Serfaty, who moved to France in 1963, has a bachelor’s degree in Arabic and is a professor of Jewish law, Hebrew philology and mesorah — the transmission of Jewish tradition. A longtime activist in Jewish-Catholic dialogue, Serfaty in 2001 organized France’s first high-level meeting between Jewish and Muslim leaders on behalf of the Consistoire, the governing body of French Orthodox Jewry.

As the intifada worsened, so did Jewish-Muslim relations across Europe in the early 2000s, including in France. Serfaty continued organizing such meetings until, in November 2004, he decided he had to take his work to the streets.

“That’s where the trouble was, and that’s where we had to be,” he said.

In the summer of 2005, he teamed with Azizi, a law professor as well as an imam who had moved from Morocco to France two years earlier. The two clerics took 15 Jewish and Muslim teenagers from the Paris suburbs, all young men, on a six-week bus tour through the French countryside. Everyone slept in the bus and spent their days talking to young people and elected officials about tolerance and diversity.

After three summers, Serfaty and Azizi decided to limit the summer tour to adults while continuing to work with troubled Parisian youths the rest of the year. The boys, Serfaty said, were a bit “unpredictable” on the road.
Serfaty says his goal is to create a cadre of young Muslim activists committed to peaceful relations who are not afraid to reach out to the AJMF when problems arise.

That has already happened.

Last November in Evry, a volatile Paris suburb, a Muslim activist who runs an afterschool program for underachieving Muslim children invited Serfaty to speak to her charges.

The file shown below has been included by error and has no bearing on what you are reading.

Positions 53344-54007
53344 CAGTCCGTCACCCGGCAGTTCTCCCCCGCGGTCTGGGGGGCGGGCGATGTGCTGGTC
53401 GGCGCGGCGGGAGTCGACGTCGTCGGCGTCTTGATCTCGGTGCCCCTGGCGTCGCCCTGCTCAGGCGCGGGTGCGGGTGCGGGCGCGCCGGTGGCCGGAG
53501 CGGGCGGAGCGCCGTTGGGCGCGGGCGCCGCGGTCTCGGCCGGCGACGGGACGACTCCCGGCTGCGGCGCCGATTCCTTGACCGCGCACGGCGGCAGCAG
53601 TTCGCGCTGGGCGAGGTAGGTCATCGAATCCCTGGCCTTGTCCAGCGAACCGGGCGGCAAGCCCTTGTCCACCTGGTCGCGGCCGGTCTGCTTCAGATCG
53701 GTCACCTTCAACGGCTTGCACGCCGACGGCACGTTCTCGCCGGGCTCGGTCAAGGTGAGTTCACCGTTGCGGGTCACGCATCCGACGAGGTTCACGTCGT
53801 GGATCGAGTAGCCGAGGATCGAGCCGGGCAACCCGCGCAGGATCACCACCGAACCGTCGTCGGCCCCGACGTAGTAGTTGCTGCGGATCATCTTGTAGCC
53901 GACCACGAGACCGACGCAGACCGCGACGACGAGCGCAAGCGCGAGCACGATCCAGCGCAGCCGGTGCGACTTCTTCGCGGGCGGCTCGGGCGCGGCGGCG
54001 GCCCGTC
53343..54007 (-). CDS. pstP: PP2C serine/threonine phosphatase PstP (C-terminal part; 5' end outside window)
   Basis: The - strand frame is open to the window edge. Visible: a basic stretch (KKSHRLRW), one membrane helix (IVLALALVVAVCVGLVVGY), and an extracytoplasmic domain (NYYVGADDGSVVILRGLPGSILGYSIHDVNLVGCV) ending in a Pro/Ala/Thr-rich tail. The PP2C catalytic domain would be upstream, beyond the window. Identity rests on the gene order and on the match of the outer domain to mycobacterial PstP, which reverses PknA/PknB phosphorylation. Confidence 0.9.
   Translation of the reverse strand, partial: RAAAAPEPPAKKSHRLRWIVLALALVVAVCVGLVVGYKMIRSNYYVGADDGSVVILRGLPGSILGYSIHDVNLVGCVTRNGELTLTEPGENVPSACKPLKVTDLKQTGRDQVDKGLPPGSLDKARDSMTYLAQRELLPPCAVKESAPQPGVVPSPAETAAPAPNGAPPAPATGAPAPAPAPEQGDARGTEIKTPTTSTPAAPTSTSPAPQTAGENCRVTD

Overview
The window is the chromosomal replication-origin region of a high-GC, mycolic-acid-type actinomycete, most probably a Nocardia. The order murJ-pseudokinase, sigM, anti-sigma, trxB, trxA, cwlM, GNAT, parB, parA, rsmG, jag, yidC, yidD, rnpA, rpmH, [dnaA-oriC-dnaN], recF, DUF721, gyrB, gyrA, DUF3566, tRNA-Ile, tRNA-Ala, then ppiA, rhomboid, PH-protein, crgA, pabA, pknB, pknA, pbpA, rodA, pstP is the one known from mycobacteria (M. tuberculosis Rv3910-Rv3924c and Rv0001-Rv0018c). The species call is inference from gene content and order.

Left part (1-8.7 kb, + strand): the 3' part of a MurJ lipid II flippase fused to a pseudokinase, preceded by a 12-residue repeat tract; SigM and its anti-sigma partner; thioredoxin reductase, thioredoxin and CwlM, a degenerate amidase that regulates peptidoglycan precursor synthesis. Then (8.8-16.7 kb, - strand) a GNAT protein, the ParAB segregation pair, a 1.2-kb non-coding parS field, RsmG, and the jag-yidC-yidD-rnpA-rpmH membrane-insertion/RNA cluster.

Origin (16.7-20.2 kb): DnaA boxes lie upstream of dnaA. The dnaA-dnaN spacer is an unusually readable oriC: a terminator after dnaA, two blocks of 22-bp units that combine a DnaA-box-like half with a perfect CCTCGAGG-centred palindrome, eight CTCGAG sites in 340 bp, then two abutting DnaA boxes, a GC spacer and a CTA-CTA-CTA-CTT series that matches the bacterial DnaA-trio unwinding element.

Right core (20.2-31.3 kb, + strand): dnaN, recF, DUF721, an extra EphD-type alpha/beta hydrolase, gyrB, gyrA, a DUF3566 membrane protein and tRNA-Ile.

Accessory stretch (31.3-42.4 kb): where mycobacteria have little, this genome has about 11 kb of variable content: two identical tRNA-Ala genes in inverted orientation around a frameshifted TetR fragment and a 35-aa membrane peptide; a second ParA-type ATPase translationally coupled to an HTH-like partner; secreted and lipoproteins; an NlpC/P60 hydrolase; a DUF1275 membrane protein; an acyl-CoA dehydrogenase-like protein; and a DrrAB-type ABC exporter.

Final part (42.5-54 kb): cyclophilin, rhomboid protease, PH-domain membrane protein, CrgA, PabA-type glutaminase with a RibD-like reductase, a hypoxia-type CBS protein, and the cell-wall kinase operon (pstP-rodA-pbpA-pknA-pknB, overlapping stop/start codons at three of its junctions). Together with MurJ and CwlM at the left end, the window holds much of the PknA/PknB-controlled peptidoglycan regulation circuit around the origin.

“She told me, ‘These children stink of Jew hatred,’ ” Serfaty said. “I told her that’s true everywhere, but I was glad to work with her.”

A Muslim community center in another Paris suburb invited him to talk to a group of Muslim women who wanted a Jewish perspective on the violence in Gaza.

“I went because this is what we want, the Muslim base reaching out to us,” Serfaty said. “It’s not the mayor calling us in.”

But it’s slow going. Elia Ktourza, AMJF’s program director, says some French towns don’t want to work with them.

“They’re afraid, they’d rather hide their problems,” she said.

And many religious Muslims in particular are wary of the colorful bus, which has the word “Jew” emblazoned all over it.

In the town square in Besancon, young women in hijabs, the headscarves worn by religious Muslim women, scurry past without stopping to take the Jewish-Muslim cooperation literature spread out on tables or bothering to speak with the program volunteers.

“They are afraid,” Azizi said. “They see the words ‘Jewish-Muslim friendship’ and they are wary.”

The only Muslims who pause to find out what’s going on that afternoon are men like 38-year-old Nordine Nemer, who says he works for an organization trying to end violence against children. Nemer stays for more than an hour, discussing the finer points of group psychology with Priska Tirouvanzian, an intercultural psychologist who is traveling with the bus to study the impact of this kind of dialogue.

“This is good, but it’s not enough,” Nemer said, smiling carefully. “Talking is fine, but for things to change in this country, we need to take serious action.”